This video may look like it’s about dancing cranes and clearly that is what these two cranes are doing, and this is a great demonstration of that behavior, but my purpose in showing it is to talk about something else. Look at the two birds, particularly the second one and notice the difference, notice what’s missing – his black primary feathers and less obvious also the white secondary feathers. This bird has molted all of his flight feathers and while he can jump and dance he cannot fly without those feathers.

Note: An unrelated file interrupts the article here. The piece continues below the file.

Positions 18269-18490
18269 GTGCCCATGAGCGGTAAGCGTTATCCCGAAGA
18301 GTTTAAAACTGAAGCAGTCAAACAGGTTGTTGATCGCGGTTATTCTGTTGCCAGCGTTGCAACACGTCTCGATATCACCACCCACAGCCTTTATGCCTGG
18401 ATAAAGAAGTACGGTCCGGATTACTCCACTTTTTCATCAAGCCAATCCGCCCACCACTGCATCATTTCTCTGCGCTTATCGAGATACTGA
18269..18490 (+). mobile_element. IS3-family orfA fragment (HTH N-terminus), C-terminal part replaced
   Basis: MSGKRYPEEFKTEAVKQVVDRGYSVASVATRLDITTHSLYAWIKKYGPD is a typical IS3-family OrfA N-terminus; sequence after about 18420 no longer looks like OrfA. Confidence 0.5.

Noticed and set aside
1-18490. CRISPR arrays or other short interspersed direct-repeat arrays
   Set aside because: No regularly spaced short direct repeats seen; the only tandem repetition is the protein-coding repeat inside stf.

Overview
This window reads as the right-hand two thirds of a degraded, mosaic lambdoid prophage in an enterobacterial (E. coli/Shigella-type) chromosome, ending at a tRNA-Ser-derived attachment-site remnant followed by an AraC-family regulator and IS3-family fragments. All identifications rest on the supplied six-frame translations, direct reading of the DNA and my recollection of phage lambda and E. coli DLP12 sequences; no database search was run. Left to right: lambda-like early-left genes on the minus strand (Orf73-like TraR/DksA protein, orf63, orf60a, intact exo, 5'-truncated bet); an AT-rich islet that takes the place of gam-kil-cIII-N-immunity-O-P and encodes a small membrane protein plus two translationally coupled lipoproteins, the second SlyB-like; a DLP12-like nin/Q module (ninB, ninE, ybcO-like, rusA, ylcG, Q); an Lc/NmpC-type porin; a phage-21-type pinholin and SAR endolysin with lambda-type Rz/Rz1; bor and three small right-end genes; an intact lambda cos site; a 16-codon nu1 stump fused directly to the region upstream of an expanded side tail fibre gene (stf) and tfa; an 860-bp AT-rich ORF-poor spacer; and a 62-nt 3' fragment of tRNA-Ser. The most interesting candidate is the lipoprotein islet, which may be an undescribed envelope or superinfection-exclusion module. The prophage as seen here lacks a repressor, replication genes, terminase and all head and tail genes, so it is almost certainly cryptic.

Cranes, like all birds, periodically molt their feathers; in other words they shed or lose their old feathers and replace them with new ones. Although birds spend a lot of time preening and maintaining their feathers eventually they get worn out and have to be replaced. Different species have evolved with different strategies on how this occurs and even within the crane family there are differences. Some birds like the whooping crane lose all their flight feathers at one time and are rendered flightless until the new feathers have grown in, while other birds only replace a few feathers at a time and thus always retain the ability to fly. If you’re a bird one of your best defenses against a predator is the ability to fly away so losing all your flight feathers and being ‘stuck’ on the ground seems like a bad idea, and truly it is a dangerous time for a bird, but there are many species that undergo this synchronous molt of all their flight feathers. Within the crane family 10 of the 15 species (Whooping Crane, Blue Crane, Wattled Crane, Red-Crowned Crane, Siberian Crane, White-Naped Crane, Hooded Crane, Sarus Crane, Black-Necked Crane, and Eurasian Crane) undergo this synchronous molt and the remaining 5 species (Sandhill Crane, Black-Crowned Crane, Gray-Crowned Crane, Demoiselle Crane, and Brolga Crane) undergo an annual partial molt and therefore always retain the ability to fly.